2.) One of the best ways to ensure your dialogue sounds natural and realistic is to read it aloud.

3.) Keep your dialogue tags (said, asked) simple. The more complex the tag line, the more it detracts from the actual dialogue. (More on this in two weeks.)

4.) Avoid using adverbs with the dialogue tags. (Example – he said angrily) Often the adverb is repetitious; the dialogue should tell us he is angry. There is no need to repeat it.

5.) Consider whether you even need a tagline. If two people are conversing you don’t need a lot of “he said, she said” to have people follow the flow of the conversation. Avoid using “said” too often. However, be wary of using words like “shouted,” “muttered” or “whispered. While they are perfectly fine, they should be used sparingly. It is better to have the dialogue convey that it was intended to be shouted or whispered.

Since dialogue can be important to your story, I have broken this topic into three parts. Next week, I will talk about internal dialogue and the following week I will go more in-depth about the use of dialogue tags.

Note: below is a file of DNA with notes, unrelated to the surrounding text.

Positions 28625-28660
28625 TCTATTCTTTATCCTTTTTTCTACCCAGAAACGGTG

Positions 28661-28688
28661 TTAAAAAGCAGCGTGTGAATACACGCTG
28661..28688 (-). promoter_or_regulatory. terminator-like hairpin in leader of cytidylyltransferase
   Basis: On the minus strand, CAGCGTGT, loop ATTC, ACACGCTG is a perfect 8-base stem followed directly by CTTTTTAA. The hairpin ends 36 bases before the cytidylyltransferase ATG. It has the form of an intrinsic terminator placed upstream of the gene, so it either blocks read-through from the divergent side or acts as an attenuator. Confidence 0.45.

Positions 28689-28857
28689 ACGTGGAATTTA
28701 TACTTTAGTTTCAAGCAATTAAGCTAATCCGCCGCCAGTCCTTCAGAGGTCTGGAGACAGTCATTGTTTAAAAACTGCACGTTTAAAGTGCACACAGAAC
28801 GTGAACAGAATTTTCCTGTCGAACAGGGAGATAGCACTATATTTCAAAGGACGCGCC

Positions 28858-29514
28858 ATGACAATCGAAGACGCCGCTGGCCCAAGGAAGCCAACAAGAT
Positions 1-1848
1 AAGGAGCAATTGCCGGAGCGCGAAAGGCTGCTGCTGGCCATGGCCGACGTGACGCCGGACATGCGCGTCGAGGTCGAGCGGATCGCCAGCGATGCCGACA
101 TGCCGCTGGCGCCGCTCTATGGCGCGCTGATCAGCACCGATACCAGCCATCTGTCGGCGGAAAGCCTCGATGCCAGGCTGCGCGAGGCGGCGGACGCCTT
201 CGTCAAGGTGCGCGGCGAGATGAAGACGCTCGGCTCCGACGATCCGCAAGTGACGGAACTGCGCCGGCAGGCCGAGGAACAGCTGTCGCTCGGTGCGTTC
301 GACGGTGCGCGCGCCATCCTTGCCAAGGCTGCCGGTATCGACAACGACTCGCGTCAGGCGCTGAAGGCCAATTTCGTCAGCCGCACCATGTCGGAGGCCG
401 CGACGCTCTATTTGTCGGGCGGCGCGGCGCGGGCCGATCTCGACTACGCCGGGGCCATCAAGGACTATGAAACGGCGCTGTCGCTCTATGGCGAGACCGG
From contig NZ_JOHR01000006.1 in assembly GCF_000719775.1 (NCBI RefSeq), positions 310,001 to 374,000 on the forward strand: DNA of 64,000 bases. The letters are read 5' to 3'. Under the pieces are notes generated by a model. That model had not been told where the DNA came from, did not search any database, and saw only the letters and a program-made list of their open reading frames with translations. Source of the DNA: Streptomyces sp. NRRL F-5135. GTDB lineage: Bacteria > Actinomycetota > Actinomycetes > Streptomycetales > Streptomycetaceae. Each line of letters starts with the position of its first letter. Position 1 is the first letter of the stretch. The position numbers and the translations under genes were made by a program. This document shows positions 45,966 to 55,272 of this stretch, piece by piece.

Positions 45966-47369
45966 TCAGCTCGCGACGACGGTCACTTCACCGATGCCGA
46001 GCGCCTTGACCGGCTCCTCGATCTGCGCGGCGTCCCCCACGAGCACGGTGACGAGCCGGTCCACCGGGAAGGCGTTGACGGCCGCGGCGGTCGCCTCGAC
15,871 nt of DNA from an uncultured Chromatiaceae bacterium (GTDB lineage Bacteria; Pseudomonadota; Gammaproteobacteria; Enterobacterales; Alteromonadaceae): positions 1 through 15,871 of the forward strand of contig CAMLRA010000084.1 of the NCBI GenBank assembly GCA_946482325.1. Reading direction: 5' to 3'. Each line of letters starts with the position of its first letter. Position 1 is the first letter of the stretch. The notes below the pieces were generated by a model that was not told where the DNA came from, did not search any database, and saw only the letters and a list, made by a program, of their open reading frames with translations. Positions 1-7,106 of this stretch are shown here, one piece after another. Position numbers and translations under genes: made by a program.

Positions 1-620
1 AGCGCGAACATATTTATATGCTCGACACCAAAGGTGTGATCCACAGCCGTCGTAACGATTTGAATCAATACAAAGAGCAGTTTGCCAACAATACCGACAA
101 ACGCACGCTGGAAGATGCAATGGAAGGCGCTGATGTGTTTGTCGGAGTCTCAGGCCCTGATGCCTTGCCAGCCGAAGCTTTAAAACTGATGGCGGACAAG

Previous topics

#1 – Deciding to write a novel – Writing Myths

#2 – Three areas to develop before starting to write a novel

#3 – Finding a Story Idea and How to Know if it “good enough”

#4 – Developing Characters for your Novel

#5 – Major characters? Minor Characters? Where does everyone fit in?

#6 – Developing the Setting for your Novel

#7 – The importance of developing conflict in your novel plot

#8 – To Outline or not to outline 

#9 – The importance of a story arc

#10 – The importance of tension and pace

#11 – Prologue and opening scenes

#12 – Beginning and ending scenes in a novel

WANTED – Authors for Featured Author Spot

wantedAre you an author looking for some additional publicity for your latest book?

I host guest authors every Friday – any genre, both traditionally and self-published. I have openings in November, December and beyond!

The post can take one of three formats: author interview, book excerpt or a guest post on any aspect of writing, publishing, or book marketing.

Sign up is on a first-come-first-served basis, though I do have a few Tuesday openings to accommodate special requests for dates related book tours, book releases or cover reveals. (Click the Featured Authors link on the left to check out past authors.)

If you are interested, send me a message along with any date requests, and we’ll take it from there.